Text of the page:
WATERVILLE — Downtown revitalization efforts continue to attract investors, with the latest being a brother and a sister who are Waterville natives, Colby College graduates and partners in a local law firm.

Tom Nale Jr. and his sister, Tracy, owners of Nale & Nale Law Offices, on Monday bought the downtown Arnold Block, which includes 103-109 Main St. and 34 Temple St., the site of the Lebanese Bakery.

They purchased the block from the Arnold family estate, which many years ago owned and operated the W.B. Arnold Co.’s hardware store, which was in the space that now is Jorgensen’s Cafe. The Nale purchase includes 39 parking spaces behind the Arnold Block that are accessible from Temple Street. The Loyal Biscuit Co.; Modern Underground, a furnishings and home goods store; and the Escape Room, a game business, are included in the block.

The Nale siblings say they are excited about downtown revitalization efforts that include a $25 million residential complex under construction at 150 Main St. downtown that will house 200 Colby students and staff and faculty members come August. Colby also plans to build a boutique hotel on the south end of Main Street and is raising money to transform The Center into a destination for art and film.

The college renovated the former Waterville Savings Bank at 173 Main St., which now houses CGI Group and some Colby offices. Portland Pie Co. is renovating a space on the first floor with plans to open soon.

Tom and Tracy Nale, who are 35 and 32, respectively, say they are thrilled to be part of downtown’s renaissance and will renovate the Arnold Block according to demand. Uses could include residential and office space, they said.


“I think what we want to do is take our time and make a decision so when we do something, it’s a comprehensive plan instead of attacking it piecemeal,” Tracy Nale said. “We want to have a comprehensive plan for the building.”

Leading a tour Monday afternoon of the 22,000-square-foot space, Tom Nale said they bought the block after their father, Tom Nale Sr., found it online and pointed it out to him and his sister.

Tom Nale Sr., a District Court judge, also is a former Waterville attorney and mayor of the city.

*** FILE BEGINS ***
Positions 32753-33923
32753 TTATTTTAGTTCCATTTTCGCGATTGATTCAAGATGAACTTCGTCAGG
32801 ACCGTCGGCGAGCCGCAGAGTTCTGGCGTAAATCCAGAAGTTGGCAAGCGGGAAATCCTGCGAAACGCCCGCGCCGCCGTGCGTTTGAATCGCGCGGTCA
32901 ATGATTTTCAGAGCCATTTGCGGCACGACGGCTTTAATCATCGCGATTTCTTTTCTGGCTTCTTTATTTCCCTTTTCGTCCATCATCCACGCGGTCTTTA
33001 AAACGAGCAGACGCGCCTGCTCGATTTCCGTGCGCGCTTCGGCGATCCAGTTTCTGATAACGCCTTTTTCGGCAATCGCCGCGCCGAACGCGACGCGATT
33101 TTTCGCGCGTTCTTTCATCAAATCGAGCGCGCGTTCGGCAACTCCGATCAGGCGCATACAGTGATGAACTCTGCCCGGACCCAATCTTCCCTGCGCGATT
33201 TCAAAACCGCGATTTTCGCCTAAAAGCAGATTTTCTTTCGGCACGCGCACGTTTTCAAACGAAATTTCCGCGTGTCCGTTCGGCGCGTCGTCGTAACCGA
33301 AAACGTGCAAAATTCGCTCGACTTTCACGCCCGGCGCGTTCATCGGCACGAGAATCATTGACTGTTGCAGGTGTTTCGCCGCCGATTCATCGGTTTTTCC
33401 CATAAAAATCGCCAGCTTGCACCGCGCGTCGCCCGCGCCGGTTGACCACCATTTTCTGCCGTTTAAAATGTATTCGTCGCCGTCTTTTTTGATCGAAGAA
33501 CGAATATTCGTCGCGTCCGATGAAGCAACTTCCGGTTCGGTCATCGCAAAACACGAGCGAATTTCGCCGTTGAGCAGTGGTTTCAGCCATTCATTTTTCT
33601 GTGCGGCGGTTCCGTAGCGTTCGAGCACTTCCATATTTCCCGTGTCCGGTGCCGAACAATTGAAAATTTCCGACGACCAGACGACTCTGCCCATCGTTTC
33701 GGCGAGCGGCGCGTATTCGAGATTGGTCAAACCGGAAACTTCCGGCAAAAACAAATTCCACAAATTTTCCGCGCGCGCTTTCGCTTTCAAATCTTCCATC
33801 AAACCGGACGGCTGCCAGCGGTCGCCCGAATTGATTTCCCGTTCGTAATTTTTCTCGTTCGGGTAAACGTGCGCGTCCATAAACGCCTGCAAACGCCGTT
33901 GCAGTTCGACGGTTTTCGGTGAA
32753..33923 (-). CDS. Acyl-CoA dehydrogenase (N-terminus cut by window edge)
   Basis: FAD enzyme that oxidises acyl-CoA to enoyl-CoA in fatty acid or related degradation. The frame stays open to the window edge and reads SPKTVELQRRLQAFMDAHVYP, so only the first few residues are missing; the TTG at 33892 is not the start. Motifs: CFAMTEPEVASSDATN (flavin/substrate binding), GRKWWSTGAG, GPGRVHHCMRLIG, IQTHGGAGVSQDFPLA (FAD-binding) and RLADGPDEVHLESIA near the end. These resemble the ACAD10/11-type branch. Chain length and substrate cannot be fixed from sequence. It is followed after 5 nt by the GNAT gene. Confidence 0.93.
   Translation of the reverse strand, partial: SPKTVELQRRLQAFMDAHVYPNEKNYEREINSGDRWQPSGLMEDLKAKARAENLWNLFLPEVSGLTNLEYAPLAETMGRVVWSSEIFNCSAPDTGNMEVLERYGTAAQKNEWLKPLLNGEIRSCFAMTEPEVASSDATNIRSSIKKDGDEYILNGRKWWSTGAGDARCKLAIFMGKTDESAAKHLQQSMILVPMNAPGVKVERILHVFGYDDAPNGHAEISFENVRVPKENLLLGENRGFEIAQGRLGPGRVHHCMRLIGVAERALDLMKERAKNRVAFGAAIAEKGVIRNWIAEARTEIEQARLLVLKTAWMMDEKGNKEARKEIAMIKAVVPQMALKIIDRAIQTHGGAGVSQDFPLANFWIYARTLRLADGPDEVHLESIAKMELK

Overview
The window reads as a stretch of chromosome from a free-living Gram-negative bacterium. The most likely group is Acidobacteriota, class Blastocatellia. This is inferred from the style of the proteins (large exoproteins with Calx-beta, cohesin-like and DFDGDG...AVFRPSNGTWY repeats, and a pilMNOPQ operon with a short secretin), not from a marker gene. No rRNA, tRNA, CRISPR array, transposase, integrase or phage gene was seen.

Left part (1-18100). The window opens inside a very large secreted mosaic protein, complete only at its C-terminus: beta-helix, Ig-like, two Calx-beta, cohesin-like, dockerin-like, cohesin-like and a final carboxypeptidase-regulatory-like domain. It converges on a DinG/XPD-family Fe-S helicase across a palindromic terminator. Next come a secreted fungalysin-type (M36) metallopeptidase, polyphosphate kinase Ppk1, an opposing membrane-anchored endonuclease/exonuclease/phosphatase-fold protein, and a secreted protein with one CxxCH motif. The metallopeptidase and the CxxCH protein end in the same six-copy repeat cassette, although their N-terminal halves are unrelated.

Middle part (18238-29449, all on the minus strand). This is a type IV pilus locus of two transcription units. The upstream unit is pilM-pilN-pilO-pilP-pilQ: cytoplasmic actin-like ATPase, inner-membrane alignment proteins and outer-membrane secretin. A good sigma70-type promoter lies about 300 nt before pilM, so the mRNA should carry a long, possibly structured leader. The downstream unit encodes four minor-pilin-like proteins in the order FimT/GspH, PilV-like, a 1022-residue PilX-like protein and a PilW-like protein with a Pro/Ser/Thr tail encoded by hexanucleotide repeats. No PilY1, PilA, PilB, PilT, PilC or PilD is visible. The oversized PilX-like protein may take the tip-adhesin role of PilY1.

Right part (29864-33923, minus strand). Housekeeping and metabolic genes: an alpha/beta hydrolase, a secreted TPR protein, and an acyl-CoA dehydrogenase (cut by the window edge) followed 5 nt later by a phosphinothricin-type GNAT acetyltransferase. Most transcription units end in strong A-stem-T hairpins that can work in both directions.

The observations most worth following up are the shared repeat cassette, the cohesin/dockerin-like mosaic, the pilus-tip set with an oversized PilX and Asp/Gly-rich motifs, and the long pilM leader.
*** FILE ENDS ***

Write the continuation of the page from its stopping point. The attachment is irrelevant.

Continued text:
“Tracy saw it and she had kind of an unwavering confidence in its being a good project for us,” Tom Nale Jr. said of the Arnold Block.

Tracy Nale said she saw a lot of potential in the buildings, whose upper story windows overlook the Colby dormitory. Their sister Jennifer, 25, a 2014 Colby graduate who works for Porta & Co., a commercial real estate firm from Portland, was the broker for the sale.

The Nales are graduates of Waterville Senior High School. Tom Nale Jr. graduated from Colby in 2005; Tracy graduated in 2007. He is a 2008 graduate of the University of Maine School of Law; she graduated in 2010.


The siblings, who also manage 10 properties, say they work well together and have similar views about how things should be done and managed.

“We always see eye-to-eye with those types of things,” Tom Nale Jr. said.

They also don’t hesitate to call on their father, who grew up in Waterville and has lived here many years, for advice.

“Tracy and I work very closely together every day, but not too many days go by that we don’t reach out to Dad,” Tom Nale Jr. said. “I think it’s important to note that he’s someone whose judgment and advice we put a great deal of stock in. His being there for us gives us confidence.”


The Arnold Block includes two buildings. According to a framed notice on the outside of the building, it is an “unusual and rare example of Queen Anne style commercial architecture characterized by the design of the distinctive second and third floor brick work with its arched and triangular roof pediments.”